3 Md. congressmen pulling up to more seats of power Ehrlich, Cardin on budget, Wynn on commerce panel

November 23, 1996|By Frank Langfitt | Frank Langfitt,SUN NATIONAL STAFF

WASHINGTON -- As Congress reshuffles in the wake of this month's election, three Maryland members of the Republican-controlled House are taking on additional duties.

Baltimore County Rep. Robert L. Ehrlich Jr., a Republican, and Baltimore Rep. Benjamin L. Cardin, a Democrat, will both take seats on the Budget Committee, which fashions a blueprint for federal spending.

Rep. Albert R. Wynn, a Prince George's County Democrat, is trading up from the Banking and Financial Services Committee to the Commerce Committee, which regulates most of the nation's business, ranging from securities to biomedical research.

"It has literally awesome power," Wynn said of the panel, which also oversees the telecommunications industry and consumer affairs. "It's one of the places where the action is."

Sitting on the committee, Wynn said, will give him a better sense of the needs and concerns of the bio-tech industry, already active in his district, and help him in his efforts to lure more such firms to Maryland.

On the Budget Committee, Cardin as a Democrat may not have much direct power.

However, the panel should give him a forum to press for significant spending cuts in the next two years to pave the way for a balanced federal budget by the year 2002.

"It gives me an opportunity to work on the budget issue and make sure we have a responsible way to balance the budget in the next five years," said Cardin. "It could become the most important committee in Congress."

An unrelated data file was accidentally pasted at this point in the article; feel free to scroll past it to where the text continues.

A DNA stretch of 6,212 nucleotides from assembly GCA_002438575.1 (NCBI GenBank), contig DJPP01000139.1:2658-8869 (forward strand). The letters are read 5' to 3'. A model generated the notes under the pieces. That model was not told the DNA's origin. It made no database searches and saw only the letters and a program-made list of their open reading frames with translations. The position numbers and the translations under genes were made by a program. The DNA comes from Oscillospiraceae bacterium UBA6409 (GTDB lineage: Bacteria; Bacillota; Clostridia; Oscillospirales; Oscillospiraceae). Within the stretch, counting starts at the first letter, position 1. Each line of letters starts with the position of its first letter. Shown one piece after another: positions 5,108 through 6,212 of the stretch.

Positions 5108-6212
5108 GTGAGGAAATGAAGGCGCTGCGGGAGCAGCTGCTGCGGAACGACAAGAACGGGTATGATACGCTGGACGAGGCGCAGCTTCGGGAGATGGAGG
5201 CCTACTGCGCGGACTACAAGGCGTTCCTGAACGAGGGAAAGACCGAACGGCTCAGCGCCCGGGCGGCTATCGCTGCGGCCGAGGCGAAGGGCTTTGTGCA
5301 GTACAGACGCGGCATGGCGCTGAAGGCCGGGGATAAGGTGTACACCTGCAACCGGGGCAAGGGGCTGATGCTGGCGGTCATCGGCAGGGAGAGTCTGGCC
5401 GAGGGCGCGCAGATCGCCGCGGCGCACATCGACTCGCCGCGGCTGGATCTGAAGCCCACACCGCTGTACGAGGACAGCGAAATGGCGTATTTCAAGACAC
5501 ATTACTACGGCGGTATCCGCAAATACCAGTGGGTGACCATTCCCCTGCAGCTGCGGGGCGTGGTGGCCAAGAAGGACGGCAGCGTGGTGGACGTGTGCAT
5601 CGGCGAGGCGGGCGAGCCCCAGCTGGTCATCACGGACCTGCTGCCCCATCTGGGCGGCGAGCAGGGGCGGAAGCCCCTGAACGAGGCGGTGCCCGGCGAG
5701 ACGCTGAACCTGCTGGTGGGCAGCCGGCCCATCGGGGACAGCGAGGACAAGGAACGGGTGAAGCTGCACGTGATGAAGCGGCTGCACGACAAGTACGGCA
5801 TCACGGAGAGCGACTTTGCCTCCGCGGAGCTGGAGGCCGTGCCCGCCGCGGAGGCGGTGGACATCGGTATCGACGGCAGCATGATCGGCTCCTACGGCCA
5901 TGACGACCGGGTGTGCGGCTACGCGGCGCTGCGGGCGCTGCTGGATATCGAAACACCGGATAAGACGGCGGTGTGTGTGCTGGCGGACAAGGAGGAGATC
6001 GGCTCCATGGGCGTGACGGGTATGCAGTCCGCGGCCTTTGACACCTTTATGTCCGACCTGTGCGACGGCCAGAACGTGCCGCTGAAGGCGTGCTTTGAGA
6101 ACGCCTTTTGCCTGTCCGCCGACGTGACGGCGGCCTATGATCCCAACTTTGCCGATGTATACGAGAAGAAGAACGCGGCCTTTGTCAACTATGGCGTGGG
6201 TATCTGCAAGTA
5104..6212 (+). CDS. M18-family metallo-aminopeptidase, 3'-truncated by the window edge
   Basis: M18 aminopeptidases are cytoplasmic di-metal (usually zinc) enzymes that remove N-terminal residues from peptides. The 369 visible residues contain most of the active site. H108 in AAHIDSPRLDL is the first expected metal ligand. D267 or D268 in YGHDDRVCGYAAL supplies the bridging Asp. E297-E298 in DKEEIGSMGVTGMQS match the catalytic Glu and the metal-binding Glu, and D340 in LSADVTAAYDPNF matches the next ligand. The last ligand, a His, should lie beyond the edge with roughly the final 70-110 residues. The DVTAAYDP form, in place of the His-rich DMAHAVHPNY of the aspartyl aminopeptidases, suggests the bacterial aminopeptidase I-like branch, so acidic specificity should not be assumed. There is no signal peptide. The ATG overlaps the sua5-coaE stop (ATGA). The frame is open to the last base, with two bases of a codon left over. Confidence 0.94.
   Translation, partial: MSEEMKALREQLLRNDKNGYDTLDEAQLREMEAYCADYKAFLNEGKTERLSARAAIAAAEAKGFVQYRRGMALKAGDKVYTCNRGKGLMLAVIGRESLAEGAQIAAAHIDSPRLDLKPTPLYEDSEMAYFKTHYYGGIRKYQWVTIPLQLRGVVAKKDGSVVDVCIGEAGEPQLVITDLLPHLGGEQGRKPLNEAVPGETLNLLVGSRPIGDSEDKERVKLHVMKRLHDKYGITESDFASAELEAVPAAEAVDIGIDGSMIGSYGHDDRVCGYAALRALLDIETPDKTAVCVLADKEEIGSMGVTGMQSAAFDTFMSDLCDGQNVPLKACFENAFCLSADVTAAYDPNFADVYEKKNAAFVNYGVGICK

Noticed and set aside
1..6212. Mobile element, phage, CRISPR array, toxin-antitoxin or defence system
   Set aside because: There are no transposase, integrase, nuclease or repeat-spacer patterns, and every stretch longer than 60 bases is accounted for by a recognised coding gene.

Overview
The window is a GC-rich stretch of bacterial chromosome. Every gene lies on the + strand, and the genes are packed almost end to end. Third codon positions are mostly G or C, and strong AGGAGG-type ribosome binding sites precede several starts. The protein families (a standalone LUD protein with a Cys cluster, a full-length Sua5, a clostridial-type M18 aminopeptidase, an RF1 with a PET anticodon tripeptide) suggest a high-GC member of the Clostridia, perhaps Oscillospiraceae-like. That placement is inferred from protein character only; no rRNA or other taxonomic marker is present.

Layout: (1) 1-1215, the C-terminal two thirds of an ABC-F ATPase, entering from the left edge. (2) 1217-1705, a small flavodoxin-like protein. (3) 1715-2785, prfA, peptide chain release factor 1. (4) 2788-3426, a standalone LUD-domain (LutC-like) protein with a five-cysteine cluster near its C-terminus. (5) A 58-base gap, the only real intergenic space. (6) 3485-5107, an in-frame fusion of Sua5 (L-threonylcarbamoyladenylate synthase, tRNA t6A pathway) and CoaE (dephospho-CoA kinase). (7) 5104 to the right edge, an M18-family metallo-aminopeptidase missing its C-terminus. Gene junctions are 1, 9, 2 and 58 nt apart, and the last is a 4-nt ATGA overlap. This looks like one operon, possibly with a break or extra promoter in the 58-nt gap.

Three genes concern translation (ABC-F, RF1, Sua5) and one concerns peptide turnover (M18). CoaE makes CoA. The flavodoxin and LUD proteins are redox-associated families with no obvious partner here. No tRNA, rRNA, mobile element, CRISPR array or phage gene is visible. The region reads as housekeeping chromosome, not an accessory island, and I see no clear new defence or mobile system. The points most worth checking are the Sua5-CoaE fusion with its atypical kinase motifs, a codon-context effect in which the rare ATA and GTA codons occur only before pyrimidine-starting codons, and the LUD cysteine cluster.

Cardin will retain his seat on the powerful Ways and Means Committee.

Ehrlich, who lobbied hard but futilely for the Commerce Committee, said he was pleased with his appointment to the budget panel.

Although the committee sets broad, nonbinding policy for federal spending, Ehrlich said that members can use leverage to protect Maryland's interests.

If there is an effort like the one last year to move the Goddard Space Flight Center from Greenbelt to California, said Ehrlich, "having two members on the Budget Committee can nip that in the bud pretty quickly."

Ehrlich had said last summer that he wanted a spot on the Commerce Committee to help Maryland businesses and to help him raise money for a possible run for statewide office.

Because the committee regulates so many industries, members often receive hefty contributions from corporate political action committees.

Ehrlich said yesterday that his new assignment would still help him raise money because the panel has an impact on every aspect of the federal budget.

"It's certainly not a bad fund-raising committee," he said.

Pub Date: 11/23/96

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